You recently hired a new nanny. On paper they're great, but a niggling doubt in your gut tells you something's isn't right.
You remember some statistics from a 2001 department of justice report.
Apparently, 14% of America's 18.5 million children under 5 years old are cared for regularly by non-family babysitters, or nannies. The same report also stated that babysitters commit 4% of all crimes against children under 6.
Understandably, you want to make sure your child is in the right hands. Especially when you aren't there in person.
Among their many benefits, nanny cams are a popular way of doing just that. Keeping a distant eye on your children and nannies can be exceptionally reassuring.
But are they legal?
Keep reading to find out everything you need to know about the legality of nanny cams.
What's a Nanny Cam?
Nanny cams are pieces of recording equipment used to keep an eye on any caregiver looking after your kids.
The cameras may be placed strategically around the house, sometimes without the nanny knowing of their presence. It can be a reassuring way of checking the standard of care your child is receiving when you're not there in person.
However, there are certain legal issues you should know about.
Are Nanny Cams Legal?
The simple answer is yes, they are. But there's a bit more to it.
In all 50 states, it is legal to use hidden cameras on privately owned property, even if the nanny doesn't consent to it.
However, in 13 of those states (Alabama, Arkansas, California, Delaware, Georgia, Hawaii, Kansas, Maine, Michigan, Minnesota, New Hampshire, South Dakota and Utah) it's illegal to put them in private places without the permission of those being recorded.
Think bathrooms. Or the live-in nanny's bedroom.
Essentially, you can't put a camera (or make any form of recording) anywhere you'd reasonably expect not to be filmed.
Avoid such issues by putting nanny cams in common areas such as your playroom or kitchen.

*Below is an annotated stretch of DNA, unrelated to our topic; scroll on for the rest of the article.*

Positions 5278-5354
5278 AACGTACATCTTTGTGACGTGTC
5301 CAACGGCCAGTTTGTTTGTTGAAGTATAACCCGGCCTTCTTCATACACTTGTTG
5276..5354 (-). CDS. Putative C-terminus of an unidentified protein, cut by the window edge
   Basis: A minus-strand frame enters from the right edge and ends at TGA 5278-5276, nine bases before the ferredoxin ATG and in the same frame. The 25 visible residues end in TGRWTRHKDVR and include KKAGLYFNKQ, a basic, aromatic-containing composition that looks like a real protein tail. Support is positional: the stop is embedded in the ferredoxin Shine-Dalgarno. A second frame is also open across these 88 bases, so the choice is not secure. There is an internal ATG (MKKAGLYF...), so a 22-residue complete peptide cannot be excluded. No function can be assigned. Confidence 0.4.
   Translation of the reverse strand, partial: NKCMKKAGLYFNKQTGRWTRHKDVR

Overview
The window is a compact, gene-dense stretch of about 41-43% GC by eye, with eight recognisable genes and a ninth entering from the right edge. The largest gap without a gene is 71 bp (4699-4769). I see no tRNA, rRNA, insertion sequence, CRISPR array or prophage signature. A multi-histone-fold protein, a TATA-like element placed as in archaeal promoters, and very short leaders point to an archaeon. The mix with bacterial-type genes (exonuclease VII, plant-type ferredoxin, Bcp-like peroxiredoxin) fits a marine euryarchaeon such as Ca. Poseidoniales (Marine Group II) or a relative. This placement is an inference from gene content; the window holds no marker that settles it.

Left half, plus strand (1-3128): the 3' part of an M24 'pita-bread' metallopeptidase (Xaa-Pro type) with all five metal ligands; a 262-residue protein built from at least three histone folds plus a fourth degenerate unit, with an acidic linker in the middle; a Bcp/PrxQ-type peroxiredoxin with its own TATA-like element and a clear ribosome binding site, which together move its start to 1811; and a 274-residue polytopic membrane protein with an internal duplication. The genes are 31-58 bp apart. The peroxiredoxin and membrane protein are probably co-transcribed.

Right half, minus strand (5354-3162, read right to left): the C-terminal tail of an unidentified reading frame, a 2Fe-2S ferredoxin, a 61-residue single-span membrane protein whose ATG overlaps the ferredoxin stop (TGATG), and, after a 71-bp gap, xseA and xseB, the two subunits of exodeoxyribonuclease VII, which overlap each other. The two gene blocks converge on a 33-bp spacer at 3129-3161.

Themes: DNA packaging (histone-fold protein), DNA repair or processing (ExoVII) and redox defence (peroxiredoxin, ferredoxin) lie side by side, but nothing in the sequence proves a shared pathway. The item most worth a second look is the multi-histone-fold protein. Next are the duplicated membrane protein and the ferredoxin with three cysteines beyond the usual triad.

The Difference Between Audio and Video Recording
Recording audio is far more restricted compared to video.
Make sure you're aware of your state's individual laws before making audio recordings.
In 38 states, you can legally record conversations that you're part of, without informing the others. But you can't if you live in California, Connecticut, Delaware, Florida, Hawaii, Illinois, Louisiana, Maryland, Massachusetts, Montana, Nevada, New Hampshire, Oregon, Pennsylvania or Washington.
In these states, you must tell your nanny if you wish to record both audio and video.
Put it in writing and get them to sign it.
Violating this law can lead to prosecution. But worse, evidence of any form of mistreatment you find may become inadmissible during legal proceedings.
To Record or Not to Record?
Nanny cams are a great way of checking up on a babysitter's conduct. And, given the rate of crime by babysitters against children it's understandable to want this insight.
With or without the consent of your nanny, it's almost always legal to do so. But be aware of your state's individual laws.
You might not be able to place them in private parts of the house. Or you may not be legally able to make audio recordings without prior permission from the nanny.
Are you thinking of putting nanny cams up in your home? Has this post been helpful? Let us know in the comments!